How to choose a blood pressure monitor and measure your blood pressure at home
Find out how to choose a reliable blood pressure monitor so you can measure your blood pressure at home.
What is a normal blood pressure reading?
A normal blood pressure reading is below 140/90, but if you have heart or circulatory disease, diabetes or kidney disease, your blood pressure should ideally be less than 130/80.
If you want to monitor your blood pressure at home, it can be a good idea to get a blood pressure machine that lets you keep a track of your blood pressure readings at times that are suitable for you, in the comfort of your own home.
How to choose a home blood pressure monitor
If you decide to take your blood pressure at home, you will need to get a home blood pressure monitor. There is a wide range of home blood pressure monitors available, but it is important to be sure that the blood pressure monitor you choose is accurate and the right one for you.
- Ask your doctor: If your doctor asks you to measure your blood pressure at home or to wear an ambulatory blood pressure monitor in order to diagnose hypertension, they will provide a monitor that you can borrow for a set period of time.
- Buy a monitor with an upper cuff: If you are buying a home blood pressure monitor, choose one that measures your blood pressure at your upper arm, not your wrist or finger. The cheapest ones start from £10 and are available in most local pharmacies and larger supermarkets.
- Make sure the cuff is the right size for your arm: Make sure you have the right cuff size for your arm. It should wrap snugly around your upper arm, with just enough space to slide two fingertips underneath. Most home blood pressure monitors will come with a medium-sized cuff. If your upper arm is particularly larger or smaller than average, you may need to buy a different sized cuff separately.
- Make sure it’s UK approved: If you are buying a blood pressure monitor, make sure it is approved for use in the UK. To make sure your monitor is accurate, choose one that has been listed as validated for accuracy by the British and Irish Hypertension Society (BIHS). This means that the digital monitor has gone through a series of tests to make sure it gives results that you and your doctor can trust.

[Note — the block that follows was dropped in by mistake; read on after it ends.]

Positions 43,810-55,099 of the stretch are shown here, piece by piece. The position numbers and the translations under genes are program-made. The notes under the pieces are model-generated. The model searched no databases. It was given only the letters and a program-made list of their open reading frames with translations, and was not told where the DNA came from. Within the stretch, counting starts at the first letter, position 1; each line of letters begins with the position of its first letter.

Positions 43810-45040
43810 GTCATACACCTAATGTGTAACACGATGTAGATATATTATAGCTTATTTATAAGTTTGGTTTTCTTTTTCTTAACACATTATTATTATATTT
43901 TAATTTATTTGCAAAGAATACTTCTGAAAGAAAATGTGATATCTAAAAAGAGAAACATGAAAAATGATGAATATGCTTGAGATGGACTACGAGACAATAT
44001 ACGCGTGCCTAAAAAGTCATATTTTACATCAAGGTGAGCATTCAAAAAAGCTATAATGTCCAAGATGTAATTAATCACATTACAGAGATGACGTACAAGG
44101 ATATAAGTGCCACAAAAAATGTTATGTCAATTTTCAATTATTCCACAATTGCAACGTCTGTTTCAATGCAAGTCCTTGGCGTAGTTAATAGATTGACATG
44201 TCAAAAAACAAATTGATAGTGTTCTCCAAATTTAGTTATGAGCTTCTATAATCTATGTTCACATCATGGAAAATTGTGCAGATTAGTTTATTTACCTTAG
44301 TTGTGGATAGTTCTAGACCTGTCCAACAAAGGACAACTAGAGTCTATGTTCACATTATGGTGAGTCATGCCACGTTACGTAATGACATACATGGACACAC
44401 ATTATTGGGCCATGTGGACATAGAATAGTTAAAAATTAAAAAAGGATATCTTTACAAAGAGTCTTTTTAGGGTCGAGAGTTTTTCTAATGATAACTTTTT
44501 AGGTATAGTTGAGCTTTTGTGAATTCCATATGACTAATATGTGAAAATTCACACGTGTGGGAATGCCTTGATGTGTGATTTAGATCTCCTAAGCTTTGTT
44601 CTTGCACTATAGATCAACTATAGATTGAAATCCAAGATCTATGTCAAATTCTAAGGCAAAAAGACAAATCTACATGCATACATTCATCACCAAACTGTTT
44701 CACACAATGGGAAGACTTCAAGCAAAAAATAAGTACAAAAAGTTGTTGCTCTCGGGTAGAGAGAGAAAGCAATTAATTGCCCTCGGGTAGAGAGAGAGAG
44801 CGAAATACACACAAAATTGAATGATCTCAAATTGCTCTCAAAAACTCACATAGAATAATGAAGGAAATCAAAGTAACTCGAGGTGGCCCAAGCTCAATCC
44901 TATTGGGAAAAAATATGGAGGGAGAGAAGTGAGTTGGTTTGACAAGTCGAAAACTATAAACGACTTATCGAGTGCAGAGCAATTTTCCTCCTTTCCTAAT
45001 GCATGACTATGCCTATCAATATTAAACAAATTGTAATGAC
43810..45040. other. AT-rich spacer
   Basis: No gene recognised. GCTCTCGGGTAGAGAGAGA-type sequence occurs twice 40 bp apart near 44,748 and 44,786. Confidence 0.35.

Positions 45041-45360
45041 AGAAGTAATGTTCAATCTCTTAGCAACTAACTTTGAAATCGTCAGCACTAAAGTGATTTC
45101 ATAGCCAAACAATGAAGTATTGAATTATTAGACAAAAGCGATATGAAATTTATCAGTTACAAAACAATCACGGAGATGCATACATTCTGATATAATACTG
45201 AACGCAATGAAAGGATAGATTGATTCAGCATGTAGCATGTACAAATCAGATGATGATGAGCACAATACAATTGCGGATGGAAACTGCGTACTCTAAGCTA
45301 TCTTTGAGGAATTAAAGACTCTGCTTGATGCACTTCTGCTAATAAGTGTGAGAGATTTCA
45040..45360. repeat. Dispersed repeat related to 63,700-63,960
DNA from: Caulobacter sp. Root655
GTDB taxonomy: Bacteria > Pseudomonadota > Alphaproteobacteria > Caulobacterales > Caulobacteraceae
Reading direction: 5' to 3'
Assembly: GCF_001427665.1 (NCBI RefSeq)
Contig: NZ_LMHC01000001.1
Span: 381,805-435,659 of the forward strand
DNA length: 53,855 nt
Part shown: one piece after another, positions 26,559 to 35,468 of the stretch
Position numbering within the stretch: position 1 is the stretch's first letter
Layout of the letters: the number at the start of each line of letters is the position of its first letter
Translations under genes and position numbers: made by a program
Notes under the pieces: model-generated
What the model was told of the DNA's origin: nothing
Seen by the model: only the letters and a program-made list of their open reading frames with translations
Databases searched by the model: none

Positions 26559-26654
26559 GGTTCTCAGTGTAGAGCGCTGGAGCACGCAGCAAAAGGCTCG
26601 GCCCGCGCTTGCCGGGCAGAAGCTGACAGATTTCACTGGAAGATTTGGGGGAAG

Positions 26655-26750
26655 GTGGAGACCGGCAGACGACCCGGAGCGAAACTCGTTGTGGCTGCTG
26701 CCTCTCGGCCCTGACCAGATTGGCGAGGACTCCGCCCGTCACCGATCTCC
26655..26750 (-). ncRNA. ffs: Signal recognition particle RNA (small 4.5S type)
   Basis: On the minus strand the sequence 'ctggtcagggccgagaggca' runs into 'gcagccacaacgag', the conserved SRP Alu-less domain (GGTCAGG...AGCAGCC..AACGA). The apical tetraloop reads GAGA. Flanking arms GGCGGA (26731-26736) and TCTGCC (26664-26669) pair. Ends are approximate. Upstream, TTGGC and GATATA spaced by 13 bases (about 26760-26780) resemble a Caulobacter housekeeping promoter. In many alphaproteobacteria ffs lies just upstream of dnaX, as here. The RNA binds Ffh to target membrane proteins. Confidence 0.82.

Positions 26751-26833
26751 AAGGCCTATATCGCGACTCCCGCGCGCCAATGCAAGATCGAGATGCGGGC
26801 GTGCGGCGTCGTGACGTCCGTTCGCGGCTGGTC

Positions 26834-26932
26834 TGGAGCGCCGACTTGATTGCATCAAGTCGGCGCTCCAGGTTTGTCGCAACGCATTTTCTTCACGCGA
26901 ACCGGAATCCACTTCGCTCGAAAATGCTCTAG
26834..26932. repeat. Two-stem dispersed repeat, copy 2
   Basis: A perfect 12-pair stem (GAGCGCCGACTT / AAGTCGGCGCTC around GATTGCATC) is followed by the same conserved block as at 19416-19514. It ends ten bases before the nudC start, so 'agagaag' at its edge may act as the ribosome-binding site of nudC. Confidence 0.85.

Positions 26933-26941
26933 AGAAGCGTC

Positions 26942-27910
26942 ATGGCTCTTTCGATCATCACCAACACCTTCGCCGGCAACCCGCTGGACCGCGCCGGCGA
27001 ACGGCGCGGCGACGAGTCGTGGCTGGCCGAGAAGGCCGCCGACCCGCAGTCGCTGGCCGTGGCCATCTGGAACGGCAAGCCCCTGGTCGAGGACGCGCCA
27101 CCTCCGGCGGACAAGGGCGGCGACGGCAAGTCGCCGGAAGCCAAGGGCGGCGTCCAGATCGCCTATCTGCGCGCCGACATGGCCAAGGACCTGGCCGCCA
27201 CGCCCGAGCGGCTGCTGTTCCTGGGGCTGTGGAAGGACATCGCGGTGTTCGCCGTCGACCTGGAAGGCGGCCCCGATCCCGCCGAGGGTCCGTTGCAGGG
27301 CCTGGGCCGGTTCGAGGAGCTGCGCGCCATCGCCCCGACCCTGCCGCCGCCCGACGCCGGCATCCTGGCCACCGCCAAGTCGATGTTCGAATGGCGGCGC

- Make sure you get it serviced every 2 years: It needs to be regularly serviced and calibrated to make sure it is accurate – generally, at least once every two years. This usually involves sending it back to the manufacturer, who will probably charge a fee for this. If this option is too complicated or expensive it may be easier and cheaper to buy a new monitor.
Some monitors will have a memory to store your readings. These may cost more than more basic versions, but recording your measurements on a pen and paper will work just as well.
How to check your blood pressure using a blood pressure machine
- In order for it to be an accurate reading it’s important that you’re resting and that you’re not feeling anxious or stressed.
- Sit upright in a chair, your back against the back of the chair, and place your feet flat on the floor.
- Rest your arm on a table if you have one and just make sure your hand and arm are relaxed on the table. It’s important that you don’t clench your fist when you’re taking your blood pressure.
- Place the cuff over your upper arm and tighten the cuff over your arm, making sure you can fit two fingers underneath the cuff. You want the cuff to be over the upper part of your arm with the tubing leading down the centre or slightly to the right of your arm.
- When you check your blood pressure, don’t talk and just relax. Press the on button, and then press the start button.
- You’ll feel the cuff inflate quite rapidly. It may temporarily be a bit tender or uncomfortable for, as the cuff inflates and deflates automatically, but this will only be for a short period of time. If it is too tender/uncomfortable you can just press the ‘Stop’ button and the cuff will instantly deflate.
- Once you get your reading, make a note of the reading. Some blood pressure machines now come with a printer. This allows you to stick your print outs in your diary.
- A few minutes after you’ve taken your blood pressure, it’s a good idea to check it again, to make sure the readings are similar and accurate.
- If you’ve been asked by your GP or nurse to check your blood pressure, take it twice a day – morning and evening – and then make an appointment to see him or her to discuss the results.
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